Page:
How to quit the toxic relationship while pregnant. Abuse can take many different forms. By calling you names or accusing you for something you haven’t done, an abusive relationship can inflict emotional distress.
An abuser may try to control your behavior by denying you access to your family and friends or by telling you what you should be doing all of the time.
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Emotional abuse can make you feel afraid or depressed, make you eat unhealthy foods, or make you develop undesirable habits like smoking or drinking. An abusive relationship may attempt to harm your physical well-being.
Hitting, slapping, kicking, choking, pushing, or even pulling your hair are all examples of physical abuse. An abuser may target a pregnant woman’s tummy with these punches. This type of aggression can not only damage you, but it can also endanger your unborn child.
Physical violence during pregnancy might result in miscarriage and vaginal bleeding. It can result in your kid being born prematurely, with a low birthweight, or with physical damage.
I mean, if the relationship can’t survive the long term, why on earth would it be worth my time and energy for the short term.Nicholas Sparks
What Can Trigger Toxic Relationship While Pregnant?
Pregnancy can cause stress in many families, which is understandable. However, it is not acceptable for your partner to retaliate aggressively in response to stress. During pregnancy, some spouses become aggressive because they believe:
- Because this was an unintended pregnancy, I was upset.
- Concerned about the financial implications of having a first or second child?
- Jealous of the fact that your focus may shift away from your partner and toward your new kid or a new connection.
How Do You Know If You’re In An Abusive Relationship?
It’s not uncommon for couples to fight from time to time. However, violence and emotional abuse are not the same as small disagreements between couples.
- Is my boyfriend constantly criticizing me and making me feel horrible about myself?
- Has my partner caused me any physical injury or pain?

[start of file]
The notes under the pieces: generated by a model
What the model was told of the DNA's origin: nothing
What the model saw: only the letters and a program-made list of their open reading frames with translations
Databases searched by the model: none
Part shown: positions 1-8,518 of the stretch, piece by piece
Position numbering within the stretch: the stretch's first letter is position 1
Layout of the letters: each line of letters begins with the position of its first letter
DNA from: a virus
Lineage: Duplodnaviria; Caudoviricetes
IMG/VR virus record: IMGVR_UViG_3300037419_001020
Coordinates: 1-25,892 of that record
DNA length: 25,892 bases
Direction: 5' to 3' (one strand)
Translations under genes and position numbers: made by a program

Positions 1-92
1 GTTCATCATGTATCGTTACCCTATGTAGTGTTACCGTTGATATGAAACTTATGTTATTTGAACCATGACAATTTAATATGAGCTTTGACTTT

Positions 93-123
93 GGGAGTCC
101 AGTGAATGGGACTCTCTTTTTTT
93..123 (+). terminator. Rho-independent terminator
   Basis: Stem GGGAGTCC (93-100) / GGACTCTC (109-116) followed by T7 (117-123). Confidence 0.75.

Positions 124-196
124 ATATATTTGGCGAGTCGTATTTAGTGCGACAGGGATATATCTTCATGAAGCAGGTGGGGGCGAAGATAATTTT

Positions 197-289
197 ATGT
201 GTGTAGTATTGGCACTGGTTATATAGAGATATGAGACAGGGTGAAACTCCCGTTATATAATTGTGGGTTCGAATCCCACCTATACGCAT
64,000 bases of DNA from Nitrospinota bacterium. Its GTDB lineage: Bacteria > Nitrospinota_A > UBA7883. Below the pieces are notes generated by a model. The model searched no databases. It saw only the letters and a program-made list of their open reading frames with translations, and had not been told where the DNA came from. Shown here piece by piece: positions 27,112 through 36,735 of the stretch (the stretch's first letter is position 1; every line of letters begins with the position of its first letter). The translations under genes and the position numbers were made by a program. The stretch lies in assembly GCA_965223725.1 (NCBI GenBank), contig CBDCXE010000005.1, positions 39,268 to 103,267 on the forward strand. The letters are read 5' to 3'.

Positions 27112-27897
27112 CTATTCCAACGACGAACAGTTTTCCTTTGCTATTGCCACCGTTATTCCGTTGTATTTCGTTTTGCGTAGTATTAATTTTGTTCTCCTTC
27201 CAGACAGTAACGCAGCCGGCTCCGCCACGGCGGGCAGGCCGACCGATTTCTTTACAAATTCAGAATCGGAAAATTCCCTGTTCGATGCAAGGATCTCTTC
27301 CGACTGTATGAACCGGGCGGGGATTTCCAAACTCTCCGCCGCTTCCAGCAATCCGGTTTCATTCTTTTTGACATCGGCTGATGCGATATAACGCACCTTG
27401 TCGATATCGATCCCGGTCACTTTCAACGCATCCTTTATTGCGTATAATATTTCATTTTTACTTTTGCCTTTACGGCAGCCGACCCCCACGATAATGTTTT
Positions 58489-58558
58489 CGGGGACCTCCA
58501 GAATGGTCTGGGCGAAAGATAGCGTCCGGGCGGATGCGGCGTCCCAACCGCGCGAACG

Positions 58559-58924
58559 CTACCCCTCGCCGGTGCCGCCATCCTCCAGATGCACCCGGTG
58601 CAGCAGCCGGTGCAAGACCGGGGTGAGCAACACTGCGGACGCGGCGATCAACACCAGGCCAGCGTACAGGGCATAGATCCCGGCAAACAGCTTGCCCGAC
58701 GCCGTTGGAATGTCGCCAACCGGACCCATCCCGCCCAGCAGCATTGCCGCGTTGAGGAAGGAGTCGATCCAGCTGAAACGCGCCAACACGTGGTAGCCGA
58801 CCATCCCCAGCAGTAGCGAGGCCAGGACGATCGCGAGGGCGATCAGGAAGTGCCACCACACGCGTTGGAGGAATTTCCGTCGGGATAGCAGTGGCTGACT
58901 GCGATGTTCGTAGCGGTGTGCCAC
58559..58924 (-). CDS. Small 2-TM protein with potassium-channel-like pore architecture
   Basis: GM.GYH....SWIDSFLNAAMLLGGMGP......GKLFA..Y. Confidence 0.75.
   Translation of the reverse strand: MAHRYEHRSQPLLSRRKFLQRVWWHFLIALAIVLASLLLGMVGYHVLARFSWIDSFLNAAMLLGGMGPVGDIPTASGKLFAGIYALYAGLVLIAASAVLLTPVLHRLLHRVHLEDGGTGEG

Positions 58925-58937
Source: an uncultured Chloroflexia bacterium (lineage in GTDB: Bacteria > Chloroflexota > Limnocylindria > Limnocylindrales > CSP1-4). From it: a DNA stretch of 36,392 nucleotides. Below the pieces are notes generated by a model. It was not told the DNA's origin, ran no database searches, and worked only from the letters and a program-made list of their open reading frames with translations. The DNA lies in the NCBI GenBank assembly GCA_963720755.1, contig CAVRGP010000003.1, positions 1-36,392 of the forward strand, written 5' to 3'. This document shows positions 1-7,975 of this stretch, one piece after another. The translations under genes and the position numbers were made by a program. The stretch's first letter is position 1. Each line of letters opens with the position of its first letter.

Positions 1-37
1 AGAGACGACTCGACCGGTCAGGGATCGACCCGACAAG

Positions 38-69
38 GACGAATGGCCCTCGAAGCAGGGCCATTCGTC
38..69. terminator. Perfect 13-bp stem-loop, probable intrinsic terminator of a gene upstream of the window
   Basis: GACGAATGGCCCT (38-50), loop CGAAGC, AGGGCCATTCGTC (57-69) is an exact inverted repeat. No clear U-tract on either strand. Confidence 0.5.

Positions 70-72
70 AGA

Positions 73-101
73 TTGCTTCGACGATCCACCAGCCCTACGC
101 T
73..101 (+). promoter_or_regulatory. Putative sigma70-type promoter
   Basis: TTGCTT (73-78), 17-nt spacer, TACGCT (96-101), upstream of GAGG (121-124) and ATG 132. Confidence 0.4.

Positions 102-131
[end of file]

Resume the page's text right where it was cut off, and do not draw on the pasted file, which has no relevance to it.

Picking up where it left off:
- Is my boyfriend threatening to harm me, the baby, my other kids, or himself?
- Is my boyfriend blaming me for his behavior? Is he going to tell me it’s my fault he hit me?
- Is my partner becoming increasingly violent over time?
- Has my spouse pledged to never hurt me again, but he or she continues to do so?
- If you answered “Yes” to any of these questions, your relationship may be unhealthy.
An emotionally abusive partner is often jealous. He frames his possessive feelings as positive, but they can turn into controlling behavior. He expects you to answer phone calls and texts right away, even if you’re at work or somewhere else. Emotionally abusive partners often limit their partner’s access to money and resources.
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They might also use threats of violence to force their partner to do as they say. Shifting blame is when someone blames another person for their own behavior. This includes blaming others for things they’ve done wrong. When someone is gaslighted, they feel as though they’re crazy. Someone who is gaslighted feels as if they are losing their minds. Someone who is gaslit might be
Bad Relationships Put Pregnant Women’s Health at Risk, According to a New Study
A pregnant woman’s health can be harmed by bad relationships. Being in a bad relationship is difficult for anyone, but a recent study has discovered that dysfunctional relationships can have a severe impact on pregnant women’s and their children’s physical health.
Researchers from Norway’s University of Bergen discovered that pregnant women who are unhappy in their relationships are more likely to contract an infectious sickness like the flu or a cold. The researchers looked at data from the Norwegian Mother and Child Cohort Study, which included over 100,000 children and 67,000 pregnant women. Each mother expressed her feelings regarding her relationships.
“Those who are dissatisfied with their relationship are more likely to experience disorders during pregnancy.” “During their first year, their children are also reported to be sick more frequently,” research author Roger Ekeberg Henriksen said in a statement. The link between a terrible relationship and poor health in pregnant women, according to the researchers, is likely due to the impact of stress on the body, as elevated stress can lower a person’s immune responses.